The political clamp down on zero-hours contracts: who will be the last man standing?
With the elections looming, I am sure that employers are keeping their ears to the ground regarding the proposals for change in relation to zero hour contracts. I know first-hand that this is a major concern for employers as a lot of my clients have already contacted me requesting guidance on what options will be available to them if the proposals are passed as law.
For those of you who are not familiar, a zero hour contract is a type of employment contract which allows employers to recruit employees on a casual basis, giving them the flexibility not to guarantee any hours of work on a week by week basis. The beauty of these for employers is that they can ask employees to attend work, often at short notice, to cover absences, holidays and any busy periods on an “as and when” required basis.
For most employees, this is a form of employment and having a job is better than having no job. However, a major pitfall of zero hour contracts is that there is no regularity of work and therefore no guaranteed income, which is not ideal in this day and age.
The main proposal which I can see being a major issue for a large number of employers is that put forward by the Labour government who want to give employees on zero hour contracts the right to have a permanent contract after 12 weeks of continuous work. The reasoning behind this is to prevent the exploitation of zero hour contracts so that employees are treated fairly by their employers, with a view to allowing financial stability for employees and their families.
This is obviously good news for employees; however, for those employers who use zero hour contracts, contingency plans may have to be put into place to deal with the changes if the proposals are passed as law.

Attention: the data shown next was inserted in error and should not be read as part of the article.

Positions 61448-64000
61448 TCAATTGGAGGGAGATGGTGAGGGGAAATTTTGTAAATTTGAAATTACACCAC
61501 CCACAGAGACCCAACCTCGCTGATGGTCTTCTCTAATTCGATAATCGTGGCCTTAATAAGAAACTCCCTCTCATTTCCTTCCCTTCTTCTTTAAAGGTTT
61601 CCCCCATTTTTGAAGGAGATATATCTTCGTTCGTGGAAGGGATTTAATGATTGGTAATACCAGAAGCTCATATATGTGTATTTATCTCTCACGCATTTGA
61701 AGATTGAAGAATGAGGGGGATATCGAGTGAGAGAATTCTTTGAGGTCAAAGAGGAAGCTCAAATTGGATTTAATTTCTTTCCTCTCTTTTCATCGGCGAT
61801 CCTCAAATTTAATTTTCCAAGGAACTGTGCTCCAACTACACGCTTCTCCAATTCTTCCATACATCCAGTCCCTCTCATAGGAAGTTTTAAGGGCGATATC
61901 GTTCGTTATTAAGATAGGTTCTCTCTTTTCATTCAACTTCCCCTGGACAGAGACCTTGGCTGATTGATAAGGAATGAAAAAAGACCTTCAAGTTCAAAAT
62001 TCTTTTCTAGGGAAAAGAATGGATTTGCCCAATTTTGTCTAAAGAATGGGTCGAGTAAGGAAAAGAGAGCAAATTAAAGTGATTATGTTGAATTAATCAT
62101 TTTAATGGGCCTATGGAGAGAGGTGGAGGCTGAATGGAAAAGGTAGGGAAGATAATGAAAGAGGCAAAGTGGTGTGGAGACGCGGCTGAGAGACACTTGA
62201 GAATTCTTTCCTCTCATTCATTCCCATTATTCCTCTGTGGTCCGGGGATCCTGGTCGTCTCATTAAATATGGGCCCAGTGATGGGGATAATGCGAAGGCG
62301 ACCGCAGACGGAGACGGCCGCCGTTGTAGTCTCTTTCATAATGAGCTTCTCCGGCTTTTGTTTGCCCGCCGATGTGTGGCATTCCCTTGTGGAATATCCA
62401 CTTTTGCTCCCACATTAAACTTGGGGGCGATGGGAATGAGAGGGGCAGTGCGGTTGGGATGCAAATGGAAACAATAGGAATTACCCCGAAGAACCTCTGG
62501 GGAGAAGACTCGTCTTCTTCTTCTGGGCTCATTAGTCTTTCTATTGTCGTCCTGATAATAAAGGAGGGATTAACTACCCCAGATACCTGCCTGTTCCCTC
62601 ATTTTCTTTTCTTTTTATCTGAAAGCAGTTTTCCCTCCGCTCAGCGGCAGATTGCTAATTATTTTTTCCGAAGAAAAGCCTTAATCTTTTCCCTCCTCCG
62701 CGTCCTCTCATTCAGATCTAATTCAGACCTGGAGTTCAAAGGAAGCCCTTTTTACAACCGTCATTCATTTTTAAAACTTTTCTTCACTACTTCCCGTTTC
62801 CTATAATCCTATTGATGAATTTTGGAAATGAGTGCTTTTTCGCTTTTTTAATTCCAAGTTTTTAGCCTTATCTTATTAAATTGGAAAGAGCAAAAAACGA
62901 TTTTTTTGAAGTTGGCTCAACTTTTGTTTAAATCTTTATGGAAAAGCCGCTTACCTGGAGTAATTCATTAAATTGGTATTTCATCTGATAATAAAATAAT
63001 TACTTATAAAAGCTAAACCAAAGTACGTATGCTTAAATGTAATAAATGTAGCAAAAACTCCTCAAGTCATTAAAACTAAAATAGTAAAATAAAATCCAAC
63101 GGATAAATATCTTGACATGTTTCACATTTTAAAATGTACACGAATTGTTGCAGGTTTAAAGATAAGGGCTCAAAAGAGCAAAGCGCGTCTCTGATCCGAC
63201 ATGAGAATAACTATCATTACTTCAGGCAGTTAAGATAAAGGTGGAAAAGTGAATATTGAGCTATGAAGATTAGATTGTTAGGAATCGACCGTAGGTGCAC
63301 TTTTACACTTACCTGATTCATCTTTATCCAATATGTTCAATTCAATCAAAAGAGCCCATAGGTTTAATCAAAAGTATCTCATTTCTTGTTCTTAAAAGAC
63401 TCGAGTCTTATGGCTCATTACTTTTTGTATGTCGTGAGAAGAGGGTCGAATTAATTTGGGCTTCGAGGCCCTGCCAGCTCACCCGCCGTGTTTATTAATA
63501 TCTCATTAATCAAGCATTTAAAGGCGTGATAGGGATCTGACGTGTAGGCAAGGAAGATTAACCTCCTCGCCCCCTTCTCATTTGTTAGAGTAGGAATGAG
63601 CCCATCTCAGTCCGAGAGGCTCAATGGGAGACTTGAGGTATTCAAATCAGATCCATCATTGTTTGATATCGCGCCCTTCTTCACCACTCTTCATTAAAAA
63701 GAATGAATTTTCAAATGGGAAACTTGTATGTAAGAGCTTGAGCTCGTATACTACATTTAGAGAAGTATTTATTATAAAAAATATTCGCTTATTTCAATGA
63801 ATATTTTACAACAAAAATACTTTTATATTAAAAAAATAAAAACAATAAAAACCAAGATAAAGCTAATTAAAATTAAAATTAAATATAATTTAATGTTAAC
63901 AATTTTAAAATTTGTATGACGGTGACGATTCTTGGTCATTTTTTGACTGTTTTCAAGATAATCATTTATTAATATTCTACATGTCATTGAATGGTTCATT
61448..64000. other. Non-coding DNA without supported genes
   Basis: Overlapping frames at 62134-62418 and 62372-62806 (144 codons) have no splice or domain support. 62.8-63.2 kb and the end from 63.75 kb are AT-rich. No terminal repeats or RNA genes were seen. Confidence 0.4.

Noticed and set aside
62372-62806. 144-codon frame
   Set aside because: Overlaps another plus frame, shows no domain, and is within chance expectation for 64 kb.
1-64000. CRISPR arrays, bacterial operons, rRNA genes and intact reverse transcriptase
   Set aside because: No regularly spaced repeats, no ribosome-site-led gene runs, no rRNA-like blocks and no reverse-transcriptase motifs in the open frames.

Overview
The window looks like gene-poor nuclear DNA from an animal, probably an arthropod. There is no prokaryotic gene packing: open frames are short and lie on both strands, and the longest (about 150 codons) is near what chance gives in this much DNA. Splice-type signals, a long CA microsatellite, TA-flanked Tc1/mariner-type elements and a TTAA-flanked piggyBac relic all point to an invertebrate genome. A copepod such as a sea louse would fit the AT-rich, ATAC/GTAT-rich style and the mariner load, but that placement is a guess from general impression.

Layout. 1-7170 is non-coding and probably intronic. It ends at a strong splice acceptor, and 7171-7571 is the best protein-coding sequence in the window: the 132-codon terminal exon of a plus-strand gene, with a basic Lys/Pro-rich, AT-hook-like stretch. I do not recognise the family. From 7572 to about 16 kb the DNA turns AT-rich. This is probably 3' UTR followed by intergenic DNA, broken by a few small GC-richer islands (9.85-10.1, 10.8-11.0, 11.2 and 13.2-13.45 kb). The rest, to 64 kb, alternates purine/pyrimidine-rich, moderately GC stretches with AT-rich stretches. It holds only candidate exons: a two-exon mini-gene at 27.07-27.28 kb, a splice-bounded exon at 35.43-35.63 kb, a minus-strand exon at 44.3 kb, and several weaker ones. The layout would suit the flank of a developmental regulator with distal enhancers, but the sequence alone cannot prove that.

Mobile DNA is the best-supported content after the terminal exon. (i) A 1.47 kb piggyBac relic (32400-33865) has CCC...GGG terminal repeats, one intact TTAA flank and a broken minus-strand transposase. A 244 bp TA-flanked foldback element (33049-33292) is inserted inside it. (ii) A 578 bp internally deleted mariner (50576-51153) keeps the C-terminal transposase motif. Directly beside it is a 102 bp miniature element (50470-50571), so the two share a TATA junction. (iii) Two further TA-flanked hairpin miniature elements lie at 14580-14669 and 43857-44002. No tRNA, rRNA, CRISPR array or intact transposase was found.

If you are an employer who relies heavily on the use of zero hour contracts, then my advice at this stage is to review you staffing requirements and consider if you genuinely require employees on zero hour contracts.
It may be that if your work is seasonal, then a fixed term contract for the busy period where you can guarantee a specific number of hours per week is better suited to you. Also, if you have a zero hour contract employee that is working regularly, then consideration should be given as through custom and practice, this employee will be deemed to have inherited those regular hours and an implied contract for those hours will be in place regardless of what their contract actually states with regards to their hours of work.
My personal view is that the proposals, if passed, will only effect those employers who use zero hour contracts in the wrong situations. Yet, for those using them correctly, realistically, the proposal should not impact them as the relevant work is likely to last less than 12 weeks.
Employers should not panic too much at this stage as the proposals are not yet law and talks with regards to changing the legislation in relation to zero hour contracts has been on the agenda for quite some time now. At this stage, employers just need to be aware of the proposal and advice should be taken if you are unsure whether you are using zero hour contract in the right circumstances, so that you can be pointed in the right direction.
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